I’ll be the first to admit I’m not a huge fan of spicy food. I’m the one who wimps out on salsa at our local Mexican place and can’t take the heat when it comes to jalapeños on my pizza. Still, our March 2000 cover was cool. We featured America’s growing desire for spice and took a look at some of the hottest peppers on the market.
Heat has invaded just about every style of food … including traditional Italian. Today’s menus find pepper flakes in red sauces, flaking dough, desserts and even coffee. There are dozens of hot pepper varietals from which to choose, and they all rank differently on the Scoville Scale, an international indicator of heat levels. (In my head, though, these various levels typically range from “OMG” to “I’m Going to Die”.)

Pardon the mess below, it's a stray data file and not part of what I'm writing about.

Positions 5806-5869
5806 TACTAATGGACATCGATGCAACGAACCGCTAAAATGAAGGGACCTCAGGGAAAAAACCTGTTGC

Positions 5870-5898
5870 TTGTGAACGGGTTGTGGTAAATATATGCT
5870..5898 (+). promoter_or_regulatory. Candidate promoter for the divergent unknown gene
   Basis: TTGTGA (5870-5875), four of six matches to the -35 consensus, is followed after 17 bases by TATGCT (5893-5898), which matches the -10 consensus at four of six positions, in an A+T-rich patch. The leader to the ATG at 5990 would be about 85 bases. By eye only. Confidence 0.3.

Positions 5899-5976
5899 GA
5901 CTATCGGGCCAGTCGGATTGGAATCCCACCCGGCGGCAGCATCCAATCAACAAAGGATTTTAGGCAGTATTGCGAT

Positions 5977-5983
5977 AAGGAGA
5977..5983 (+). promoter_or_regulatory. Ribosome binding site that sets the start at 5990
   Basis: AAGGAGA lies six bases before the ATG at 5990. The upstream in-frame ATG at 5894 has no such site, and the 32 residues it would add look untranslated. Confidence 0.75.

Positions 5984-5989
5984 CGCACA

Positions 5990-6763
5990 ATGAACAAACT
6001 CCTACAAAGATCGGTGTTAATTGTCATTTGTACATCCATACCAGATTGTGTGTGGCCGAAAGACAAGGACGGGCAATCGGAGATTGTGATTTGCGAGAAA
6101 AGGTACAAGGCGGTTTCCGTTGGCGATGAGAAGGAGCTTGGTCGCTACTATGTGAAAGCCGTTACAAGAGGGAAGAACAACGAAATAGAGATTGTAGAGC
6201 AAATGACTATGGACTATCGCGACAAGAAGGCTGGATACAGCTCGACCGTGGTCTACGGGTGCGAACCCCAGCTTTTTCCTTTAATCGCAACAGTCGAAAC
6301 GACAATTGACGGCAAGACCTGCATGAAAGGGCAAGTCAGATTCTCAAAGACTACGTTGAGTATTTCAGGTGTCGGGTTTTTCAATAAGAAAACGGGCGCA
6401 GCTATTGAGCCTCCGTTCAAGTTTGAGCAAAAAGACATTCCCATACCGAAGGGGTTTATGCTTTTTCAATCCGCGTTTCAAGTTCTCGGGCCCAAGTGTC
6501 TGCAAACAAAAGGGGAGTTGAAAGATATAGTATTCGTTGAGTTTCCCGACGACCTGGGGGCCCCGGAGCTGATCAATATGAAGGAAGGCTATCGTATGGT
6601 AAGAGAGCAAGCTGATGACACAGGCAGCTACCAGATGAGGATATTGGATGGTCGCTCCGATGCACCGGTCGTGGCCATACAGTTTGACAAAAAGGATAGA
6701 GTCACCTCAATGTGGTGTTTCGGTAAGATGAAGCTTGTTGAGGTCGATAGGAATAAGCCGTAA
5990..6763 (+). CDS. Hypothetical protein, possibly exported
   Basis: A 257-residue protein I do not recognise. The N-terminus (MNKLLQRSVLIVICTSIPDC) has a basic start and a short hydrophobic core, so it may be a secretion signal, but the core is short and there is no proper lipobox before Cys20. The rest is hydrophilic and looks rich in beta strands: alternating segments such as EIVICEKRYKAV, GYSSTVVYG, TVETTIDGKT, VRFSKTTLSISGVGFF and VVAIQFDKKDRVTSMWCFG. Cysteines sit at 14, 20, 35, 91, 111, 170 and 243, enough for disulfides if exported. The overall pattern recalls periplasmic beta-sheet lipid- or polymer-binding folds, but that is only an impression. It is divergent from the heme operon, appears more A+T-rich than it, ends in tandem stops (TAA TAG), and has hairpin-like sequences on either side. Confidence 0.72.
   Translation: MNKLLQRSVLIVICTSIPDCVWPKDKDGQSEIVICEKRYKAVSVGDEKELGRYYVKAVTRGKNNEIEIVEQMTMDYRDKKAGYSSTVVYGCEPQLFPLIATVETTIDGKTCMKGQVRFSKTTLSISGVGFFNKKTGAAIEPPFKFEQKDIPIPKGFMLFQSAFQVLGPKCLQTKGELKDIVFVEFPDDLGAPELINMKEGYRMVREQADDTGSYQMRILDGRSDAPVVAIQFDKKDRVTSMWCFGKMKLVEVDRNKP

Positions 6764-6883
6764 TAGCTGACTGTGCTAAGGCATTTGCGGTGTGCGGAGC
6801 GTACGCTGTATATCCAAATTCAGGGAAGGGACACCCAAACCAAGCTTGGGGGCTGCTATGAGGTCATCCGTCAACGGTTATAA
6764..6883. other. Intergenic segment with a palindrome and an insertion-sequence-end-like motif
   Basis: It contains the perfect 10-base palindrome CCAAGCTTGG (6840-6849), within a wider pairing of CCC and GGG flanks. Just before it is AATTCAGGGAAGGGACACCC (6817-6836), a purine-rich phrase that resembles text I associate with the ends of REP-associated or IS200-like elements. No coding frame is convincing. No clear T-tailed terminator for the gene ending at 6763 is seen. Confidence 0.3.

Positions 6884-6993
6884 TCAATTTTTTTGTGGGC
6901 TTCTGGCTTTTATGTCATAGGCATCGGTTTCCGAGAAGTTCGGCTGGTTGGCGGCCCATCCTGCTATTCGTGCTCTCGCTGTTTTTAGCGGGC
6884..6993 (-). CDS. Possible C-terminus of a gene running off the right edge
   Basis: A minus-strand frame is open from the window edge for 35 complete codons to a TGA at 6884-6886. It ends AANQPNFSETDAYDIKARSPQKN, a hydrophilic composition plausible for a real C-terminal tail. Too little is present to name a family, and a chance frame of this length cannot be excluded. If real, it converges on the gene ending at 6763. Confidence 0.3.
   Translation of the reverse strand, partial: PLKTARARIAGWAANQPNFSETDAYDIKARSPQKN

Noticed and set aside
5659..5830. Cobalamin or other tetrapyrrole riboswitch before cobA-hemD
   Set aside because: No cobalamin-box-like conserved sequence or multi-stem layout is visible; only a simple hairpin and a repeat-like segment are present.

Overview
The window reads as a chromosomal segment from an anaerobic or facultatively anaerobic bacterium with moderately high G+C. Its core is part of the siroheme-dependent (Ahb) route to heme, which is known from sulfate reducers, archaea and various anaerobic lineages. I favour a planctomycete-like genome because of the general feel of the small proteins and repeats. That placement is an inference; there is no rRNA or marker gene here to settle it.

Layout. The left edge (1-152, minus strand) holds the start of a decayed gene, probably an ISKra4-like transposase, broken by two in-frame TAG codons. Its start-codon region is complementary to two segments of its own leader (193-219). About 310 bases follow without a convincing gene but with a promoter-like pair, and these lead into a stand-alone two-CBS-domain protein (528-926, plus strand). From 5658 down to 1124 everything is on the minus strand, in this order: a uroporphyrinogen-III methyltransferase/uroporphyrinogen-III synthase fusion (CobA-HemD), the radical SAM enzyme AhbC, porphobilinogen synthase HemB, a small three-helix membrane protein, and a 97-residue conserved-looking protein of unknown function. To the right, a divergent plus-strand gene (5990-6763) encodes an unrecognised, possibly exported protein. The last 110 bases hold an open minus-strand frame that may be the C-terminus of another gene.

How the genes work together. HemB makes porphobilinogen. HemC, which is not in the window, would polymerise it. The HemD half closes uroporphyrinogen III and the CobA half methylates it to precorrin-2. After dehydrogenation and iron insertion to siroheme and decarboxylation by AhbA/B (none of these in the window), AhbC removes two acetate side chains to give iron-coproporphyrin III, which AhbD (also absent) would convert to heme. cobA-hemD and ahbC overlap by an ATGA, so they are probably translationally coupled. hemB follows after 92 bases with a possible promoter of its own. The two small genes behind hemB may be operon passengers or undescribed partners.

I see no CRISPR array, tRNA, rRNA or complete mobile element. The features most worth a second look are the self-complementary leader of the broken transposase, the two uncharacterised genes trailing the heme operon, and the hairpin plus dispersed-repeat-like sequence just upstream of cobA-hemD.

Buffalo chicken, once relegated to hot wings on appetizer menus, has become one of the most popular varietals of non-traditional pizza –– including making it to the big leagues on chain-store menus. It’s a favorite in our office, and my most requested pizza when I’m cooking in the test kitchen.
I’m still operating under the belief that heat is fun, but it shouldn’t hurt. According to this Los Angeles Times article, England-based The Little Italy Pizza Co. has a pizza that some consider the hottest in the world. The pie is so hot that the company has issued a “Death by Pizza” Challenge that has garnered it plenty of press. Now that’s a burn that bites!
UK-based Paul’s Pizza in Brighton also brings the pain with its Saltdean Sizzler pizza. More than 1,300 people tried to finish it last year, but only nine managed to do so. (Nine people who must have rock-solid stomachs. Good lord.)
We want to know how hot your menu goes. How well does your hottest seller sell? Let us know in the comments!